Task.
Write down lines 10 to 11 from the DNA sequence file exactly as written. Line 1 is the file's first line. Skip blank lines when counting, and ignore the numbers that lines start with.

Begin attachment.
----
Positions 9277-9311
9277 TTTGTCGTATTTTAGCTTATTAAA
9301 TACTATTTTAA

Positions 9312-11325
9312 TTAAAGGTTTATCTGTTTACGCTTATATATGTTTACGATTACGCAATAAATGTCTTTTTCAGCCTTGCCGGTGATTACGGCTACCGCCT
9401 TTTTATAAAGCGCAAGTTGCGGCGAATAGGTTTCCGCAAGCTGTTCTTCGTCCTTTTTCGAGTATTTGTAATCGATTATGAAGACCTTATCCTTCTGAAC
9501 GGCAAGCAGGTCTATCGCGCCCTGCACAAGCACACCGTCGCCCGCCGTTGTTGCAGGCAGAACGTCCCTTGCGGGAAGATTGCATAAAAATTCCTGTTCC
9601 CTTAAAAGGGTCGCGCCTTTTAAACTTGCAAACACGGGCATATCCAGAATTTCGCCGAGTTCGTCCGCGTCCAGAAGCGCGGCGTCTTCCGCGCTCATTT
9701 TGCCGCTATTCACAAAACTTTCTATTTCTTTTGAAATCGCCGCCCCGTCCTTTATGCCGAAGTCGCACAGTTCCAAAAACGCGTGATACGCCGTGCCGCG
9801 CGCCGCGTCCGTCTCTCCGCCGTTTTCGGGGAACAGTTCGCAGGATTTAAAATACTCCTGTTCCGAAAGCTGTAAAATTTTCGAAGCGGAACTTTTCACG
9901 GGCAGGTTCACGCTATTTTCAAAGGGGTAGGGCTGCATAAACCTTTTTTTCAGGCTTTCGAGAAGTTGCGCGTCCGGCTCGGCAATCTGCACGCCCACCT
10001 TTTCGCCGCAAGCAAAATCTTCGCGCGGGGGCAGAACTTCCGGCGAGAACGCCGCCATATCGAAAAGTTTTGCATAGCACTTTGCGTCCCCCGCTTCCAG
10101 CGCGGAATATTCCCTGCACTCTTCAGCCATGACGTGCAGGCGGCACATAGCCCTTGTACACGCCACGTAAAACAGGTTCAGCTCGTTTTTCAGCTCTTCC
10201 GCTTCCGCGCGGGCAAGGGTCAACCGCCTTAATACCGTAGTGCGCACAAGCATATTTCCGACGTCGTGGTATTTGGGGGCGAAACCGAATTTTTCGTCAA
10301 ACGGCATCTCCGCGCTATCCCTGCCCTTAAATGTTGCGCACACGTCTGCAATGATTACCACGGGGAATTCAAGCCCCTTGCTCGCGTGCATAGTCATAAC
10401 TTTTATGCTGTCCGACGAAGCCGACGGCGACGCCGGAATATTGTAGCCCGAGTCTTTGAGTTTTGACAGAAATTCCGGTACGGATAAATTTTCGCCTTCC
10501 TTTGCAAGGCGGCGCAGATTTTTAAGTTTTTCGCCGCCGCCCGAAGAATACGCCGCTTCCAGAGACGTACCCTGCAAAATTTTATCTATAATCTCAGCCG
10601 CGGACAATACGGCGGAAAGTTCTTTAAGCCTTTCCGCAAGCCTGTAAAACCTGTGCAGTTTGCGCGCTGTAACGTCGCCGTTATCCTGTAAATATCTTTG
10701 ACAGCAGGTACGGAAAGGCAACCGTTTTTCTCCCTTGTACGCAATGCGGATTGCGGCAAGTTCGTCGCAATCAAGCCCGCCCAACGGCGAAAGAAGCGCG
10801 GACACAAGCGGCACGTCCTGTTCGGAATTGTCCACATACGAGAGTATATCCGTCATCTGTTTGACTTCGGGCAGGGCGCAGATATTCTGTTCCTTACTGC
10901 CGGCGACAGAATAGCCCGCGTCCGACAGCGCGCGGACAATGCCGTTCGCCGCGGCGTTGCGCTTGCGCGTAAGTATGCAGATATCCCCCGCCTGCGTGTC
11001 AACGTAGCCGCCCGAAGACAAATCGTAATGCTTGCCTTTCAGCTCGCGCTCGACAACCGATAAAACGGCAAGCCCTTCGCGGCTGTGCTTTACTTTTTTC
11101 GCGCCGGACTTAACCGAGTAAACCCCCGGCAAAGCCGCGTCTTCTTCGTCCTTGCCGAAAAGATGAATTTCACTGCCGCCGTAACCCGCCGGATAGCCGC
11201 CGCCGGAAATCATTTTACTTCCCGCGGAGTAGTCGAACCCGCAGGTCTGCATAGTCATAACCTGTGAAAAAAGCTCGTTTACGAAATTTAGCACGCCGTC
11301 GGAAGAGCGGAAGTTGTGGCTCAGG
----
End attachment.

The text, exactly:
9801 CGCCGCGTCCGTCTCTCCGCCGTTTTCGGGGAACAGTTCGCAGGATTTAAAATACTCCTGTTCCGAAAGCTGTAAAATTTTCGAAGCGGAACTTTTCACG
9901 GGCAGGTTCACGCTATTTTCAAAGGGGTAGGGCTGCATAAACCTTTTTTTCAGGCTTTCGAGAAGTTGCGCGTCCGGCTCGGCAATCTGCACGCCCACCT